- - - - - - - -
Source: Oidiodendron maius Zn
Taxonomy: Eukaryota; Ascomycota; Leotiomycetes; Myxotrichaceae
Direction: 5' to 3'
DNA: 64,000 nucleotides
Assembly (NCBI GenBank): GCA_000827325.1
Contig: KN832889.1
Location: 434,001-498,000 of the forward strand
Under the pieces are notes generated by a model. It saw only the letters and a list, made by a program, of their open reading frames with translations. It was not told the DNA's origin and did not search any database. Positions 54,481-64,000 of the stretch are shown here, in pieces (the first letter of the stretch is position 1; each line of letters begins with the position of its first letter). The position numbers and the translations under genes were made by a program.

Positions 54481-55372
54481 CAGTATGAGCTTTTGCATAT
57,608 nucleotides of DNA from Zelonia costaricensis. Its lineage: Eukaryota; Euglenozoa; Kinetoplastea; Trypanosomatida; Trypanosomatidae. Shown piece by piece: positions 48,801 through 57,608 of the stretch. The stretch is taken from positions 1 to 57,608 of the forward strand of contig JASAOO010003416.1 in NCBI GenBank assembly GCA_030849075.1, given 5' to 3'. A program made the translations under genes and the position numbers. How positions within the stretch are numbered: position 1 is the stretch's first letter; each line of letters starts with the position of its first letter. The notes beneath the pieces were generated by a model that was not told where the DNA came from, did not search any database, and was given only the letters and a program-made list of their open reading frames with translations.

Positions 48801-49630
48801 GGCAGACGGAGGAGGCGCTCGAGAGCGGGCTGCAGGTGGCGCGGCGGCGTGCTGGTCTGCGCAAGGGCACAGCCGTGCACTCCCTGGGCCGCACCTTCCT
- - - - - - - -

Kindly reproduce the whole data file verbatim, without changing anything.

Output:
Source: Oidiodendron maius Zn
Taxonomy: Eukaryota; Ascomycota; Leotiomycetes; Myxotrichaceae
Direction: 5' to 3'
DNA: 64,000 nucleotides
Assembly (NCBI GenBank): GCA_000827325.1
Contig: KN832889.1
Location: 434,001-498,000 of the forward strand
Under the pieces are notes generated by a model. It saw only the letters and a list, made by a program, of their open reading frames with translations. It was not told the DNA's origin and did not search any database. Positions 54,481-64,000 of the stretch are shown here, in pieces (the first letter of the stretch is position 1; each line of letters begins with the position of its first letter). The position numbers and the translations under genes were made by a program.

Positions 54481-55372
54481 CAGTATGAGCTTTTGCATAT
57,608 nucleotides of DNA from Zelonia costaricensis. Its lineage: Eukaryota; Euglenozoa; Kinetoplastea; Trypanosomatida; Trypanosomatidae. Shown piece by piece: positions 48,801 through 57,608 of the stretch. The stretch is taken from positions 1 to 57,608 of the forward strand of contig JASAOO010003416.1 in NCBI GenBank assembly GCA_030849075.1, given 5' to 3'. A program made the translations under genes and the position numbers. How positions within the stretch are numbered: position 1 is the stretch's first letter; each line of letters starts with the position of its first letter. The notes beneath the pieces were generated by a model that was not told where the DNA came from, did not search any database, and was given only the letters and a program-made list of their open reading frames with translations.

Positions 48801-49630
48801 GGCAGACGGAGGAGGCGCTCGAGAGCGGGCTGCAGGTGGCGCGGCGGCGTGCTGGTCTGCGCAAGGGCACAGCCGTGCACTCCCTGGGCCGCACCTTCCT